For lovers of fine art and decorative arts alike, pietre dure represents a fascinating chapter in the story of human creativity and ingenuity. Read on to learn about the history, technique and evolution of this fascinating art form.
History of Pietre Dure
The Grand Ducal WorkshopThe Grand Ducal workshop in Florence was established by Grand Duke Ferdinando I de Medici in 1588. The workshop refined the ancient art of opus sectile, and produced some of the most luxurious and detailed historic examples of hardstone inlay artistry ever created. Only the nobility and clergy of Europe could afford the exceptional quality and beauty of the objects produced by the Grand Ducal workshop. The workshop's reputation was unsurpassed, and its craftsmen were among the most skilled in their trade, producing exquisite works of art.
Today, the legacy of the Grand Ducal workshops lives on and their creations continue to be admired for their intricate beauty. Due to the high level of workmanship the art form requires, pietre dure plaques were typically crafted in small sizes. The technique was both expensive and time-consuming, requiring not only precious materials but also highly skilled craftsmen.
Characteristics of Pietre Dure
One unique rock often used in pietre dure is pietre paesina, which is found exclusively in the bed of the Arno River in Italy. Its distinct patterning resembles mountain and rock imagery, making it a popular choice for landscapes and nature scenes. Despite the wide range of stones and materials available, the demand for hardstones in decorative arts has remained consistent throughout the centuries.
How Pietre Dure is Made:1. Colorful stones are collected. In Florence, the famous pietre dure stones are hand-selected from the banks of the Arno River. To most craftsmen, this is the most difficult step. In order to make the image come alive, the hue, texture and line of the stones need to be perfectly precise.
2. The stones are cut. A traditional bow saw is used to cut stones into 3-4 mm slices. This meticulous process, done completely by hand, is often arduous as the skill of using the bow saw requires years of refined muscle memory.
3. The stones are strengthened. The stones are glued to pieces of backing slate to strengthen them.
4. The design is planned. The design is traced onto paper and the most difficult-to-craft flower motifs are made first. Each shape is then cut out of paper and glued to the stone.
5. The stones are cut again. Because the bow saw cuts the stones at a 30-degree angle, the individual pieces are put together and only the edge of the finished surface needs to be filled. The pieces are then placed face down and the space at the back is filled first with a mixture of glue and chalk, and then with glue.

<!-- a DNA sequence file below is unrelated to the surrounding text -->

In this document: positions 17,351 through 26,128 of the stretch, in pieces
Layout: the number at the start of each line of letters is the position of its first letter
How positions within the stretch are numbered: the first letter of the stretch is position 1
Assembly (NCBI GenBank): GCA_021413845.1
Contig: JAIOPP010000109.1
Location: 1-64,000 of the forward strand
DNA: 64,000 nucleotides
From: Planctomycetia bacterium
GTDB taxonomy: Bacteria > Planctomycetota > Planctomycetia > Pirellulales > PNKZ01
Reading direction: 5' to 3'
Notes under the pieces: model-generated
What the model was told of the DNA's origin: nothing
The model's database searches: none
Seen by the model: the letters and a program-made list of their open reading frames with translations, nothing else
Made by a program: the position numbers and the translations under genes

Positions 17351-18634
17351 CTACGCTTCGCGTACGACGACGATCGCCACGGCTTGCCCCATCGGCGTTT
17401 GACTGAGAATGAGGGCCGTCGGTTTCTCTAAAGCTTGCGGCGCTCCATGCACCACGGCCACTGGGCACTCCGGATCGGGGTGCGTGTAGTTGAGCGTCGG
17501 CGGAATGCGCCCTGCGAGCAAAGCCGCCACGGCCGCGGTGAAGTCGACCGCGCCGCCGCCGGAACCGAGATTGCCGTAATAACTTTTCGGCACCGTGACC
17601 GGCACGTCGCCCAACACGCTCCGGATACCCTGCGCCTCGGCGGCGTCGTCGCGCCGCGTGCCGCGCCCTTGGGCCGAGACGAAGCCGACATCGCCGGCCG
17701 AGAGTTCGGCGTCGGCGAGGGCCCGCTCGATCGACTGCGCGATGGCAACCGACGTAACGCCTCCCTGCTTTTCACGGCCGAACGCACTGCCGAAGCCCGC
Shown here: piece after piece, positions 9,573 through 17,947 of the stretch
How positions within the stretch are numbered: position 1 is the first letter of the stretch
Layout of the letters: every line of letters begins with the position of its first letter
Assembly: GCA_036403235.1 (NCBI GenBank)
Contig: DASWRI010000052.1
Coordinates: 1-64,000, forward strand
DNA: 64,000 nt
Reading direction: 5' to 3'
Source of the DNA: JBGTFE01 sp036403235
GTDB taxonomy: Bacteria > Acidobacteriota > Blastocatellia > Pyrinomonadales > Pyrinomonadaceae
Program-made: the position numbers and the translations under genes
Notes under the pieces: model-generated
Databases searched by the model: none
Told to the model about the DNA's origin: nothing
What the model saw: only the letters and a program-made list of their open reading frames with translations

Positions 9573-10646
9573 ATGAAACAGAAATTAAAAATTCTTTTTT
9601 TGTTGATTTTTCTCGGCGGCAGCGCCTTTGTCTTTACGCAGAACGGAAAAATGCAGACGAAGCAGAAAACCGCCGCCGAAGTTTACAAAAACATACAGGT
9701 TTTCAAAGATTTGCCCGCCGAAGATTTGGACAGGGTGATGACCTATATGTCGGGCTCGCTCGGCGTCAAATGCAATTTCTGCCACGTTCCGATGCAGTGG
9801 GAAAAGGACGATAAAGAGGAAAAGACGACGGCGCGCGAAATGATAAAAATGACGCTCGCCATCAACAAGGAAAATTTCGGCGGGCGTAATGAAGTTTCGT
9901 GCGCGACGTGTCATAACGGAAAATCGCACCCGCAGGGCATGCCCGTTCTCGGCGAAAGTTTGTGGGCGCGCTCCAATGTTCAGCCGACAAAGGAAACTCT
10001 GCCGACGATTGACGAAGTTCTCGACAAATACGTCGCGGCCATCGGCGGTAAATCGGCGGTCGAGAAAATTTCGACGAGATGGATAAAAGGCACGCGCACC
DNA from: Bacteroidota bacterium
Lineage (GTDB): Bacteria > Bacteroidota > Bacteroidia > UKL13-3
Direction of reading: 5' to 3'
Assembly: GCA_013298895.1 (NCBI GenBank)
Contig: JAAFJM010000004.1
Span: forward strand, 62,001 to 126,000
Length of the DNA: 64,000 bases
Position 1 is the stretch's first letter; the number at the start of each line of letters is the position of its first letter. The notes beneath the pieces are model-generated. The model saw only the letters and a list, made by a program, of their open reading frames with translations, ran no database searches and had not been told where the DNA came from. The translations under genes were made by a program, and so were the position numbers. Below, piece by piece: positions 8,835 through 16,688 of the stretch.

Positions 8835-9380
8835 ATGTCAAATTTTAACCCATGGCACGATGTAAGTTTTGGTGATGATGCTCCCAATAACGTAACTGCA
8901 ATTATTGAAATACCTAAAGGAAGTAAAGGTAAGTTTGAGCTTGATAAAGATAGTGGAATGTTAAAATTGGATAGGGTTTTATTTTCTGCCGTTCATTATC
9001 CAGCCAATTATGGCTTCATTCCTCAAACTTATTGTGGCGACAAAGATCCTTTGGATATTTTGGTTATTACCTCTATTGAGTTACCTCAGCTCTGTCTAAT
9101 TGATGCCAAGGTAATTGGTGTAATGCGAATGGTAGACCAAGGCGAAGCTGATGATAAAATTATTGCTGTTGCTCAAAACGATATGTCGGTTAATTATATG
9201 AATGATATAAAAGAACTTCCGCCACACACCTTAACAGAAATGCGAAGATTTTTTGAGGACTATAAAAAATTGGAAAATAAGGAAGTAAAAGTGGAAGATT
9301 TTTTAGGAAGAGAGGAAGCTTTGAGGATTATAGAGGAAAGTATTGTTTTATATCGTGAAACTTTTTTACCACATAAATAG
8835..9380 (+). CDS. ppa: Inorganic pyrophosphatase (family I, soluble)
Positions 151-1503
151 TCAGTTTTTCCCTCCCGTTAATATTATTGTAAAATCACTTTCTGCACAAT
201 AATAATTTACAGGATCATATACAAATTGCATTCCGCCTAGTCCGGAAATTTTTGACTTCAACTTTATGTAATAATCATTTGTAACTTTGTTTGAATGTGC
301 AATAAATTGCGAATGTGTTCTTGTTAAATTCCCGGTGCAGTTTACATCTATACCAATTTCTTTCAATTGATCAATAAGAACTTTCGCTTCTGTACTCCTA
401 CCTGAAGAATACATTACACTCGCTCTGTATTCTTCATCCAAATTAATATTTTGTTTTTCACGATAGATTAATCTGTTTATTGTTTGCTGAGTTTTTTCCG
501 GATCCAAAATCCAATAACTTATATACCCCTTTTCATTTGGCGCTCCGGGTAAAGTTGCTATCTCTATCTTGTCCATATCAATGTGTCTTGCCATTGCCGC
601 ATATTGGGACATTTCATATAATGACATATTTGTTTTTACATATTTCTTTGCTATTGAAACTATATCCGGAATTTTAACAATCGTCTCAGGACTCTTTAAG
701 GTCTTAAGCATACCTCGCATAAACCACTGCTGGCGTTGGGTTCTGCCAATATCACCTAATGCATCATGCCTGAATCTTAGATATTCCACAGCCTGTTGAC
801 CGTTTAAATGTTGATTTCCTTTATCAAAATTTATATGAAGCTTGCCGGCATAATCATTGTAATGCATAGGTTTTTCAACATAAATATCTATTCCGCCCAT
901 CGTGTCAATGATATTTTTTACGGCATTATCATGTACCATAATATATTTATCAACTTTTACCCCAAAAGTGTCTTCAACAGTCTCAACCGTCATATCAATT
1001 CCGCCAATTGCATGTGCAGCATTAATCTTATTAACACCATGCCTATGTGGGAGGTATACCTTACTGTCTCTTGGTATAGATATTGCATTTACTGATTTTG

7. The image is reinforced. The background stone is made using the same tracing and sawing techniques as the colorful stone pieces. Using paper shapes, the outline of the design is marked out on the background stone. The edges are then filled and the mosaic pieces are glued into the background stone to create a beautiful inlay design.
8. The plaque is cleaned. The glue is removed from the back and substituted with gesso and the back is polished to level it and it is glued to a sheet of slate. The mosaic front is polished by hand first using agate, a hard stone, and then successively finer grades of emery. Finally, optimal shine is achieved through wax application and subsequent buffing.
Uses of Pietre Dure
This exceptional pietre dure casket represents the pinnacle of 17th-century and 19th-century artistry. The lid features an original 17th-century Florentine plaque, expertly set into an ebonized casket adorned with exquisitely hand-engraved doré bronze mounts. The quality of the materials used in this casket is unparalleled, reflecting the great expense involved in its creation. The central plaque, in particular, was likely crafted at the Grand Ducal Workshops.
The fact that these grand tables are larger than most known pietre dure examples highlights the importance of these tabletops and the wealth of the collector who commissioned them. Using rare and expensive decorative hardstones such as lapis lazuli and pietra paesina, the panels feature naturalistic depictions of flowers and birds that demonstrate the unparalleled quality of the Grand Ducal Workshop's craftsmanship.
Pietre dure also played a role in modern Italian art and culture. Giovanni Montelatici, a prominent artist of the early 20th century, is renowned for his contribution to the revival of the art of painting in pietre dure. Although the technique was immensely popular in Italian workshops during the Italian Renaissance and Baroque periods, it had largely fallen out of favor by the 19th century. In 1898, Montelatici and fellow Mugello-based artist Galileo Chini opened a workshop that quickly gained acclaim for its exceptional skill in the art form. Their masterpiece, a monumental table inlaid with a stunning depiction of the biblical Annunciation, won the gold medal at the 1900 Paris Exposition Universelle.
Over the following decades, the Montelatici workshop thrived, with Giovanni's sons Mario and Alfonso joining the business. Giovanni continued to receive recognition from Italian and foreign collectors alike for his virtuosic ability to render scenes of rural and domestic life and simple cultural heritage, such as Boys Playing with a Lizard, with exceptional detail and artistry. Much like the famous micromosaics of the Vatican workshops, inlay works of art are coveted pieces of art history.
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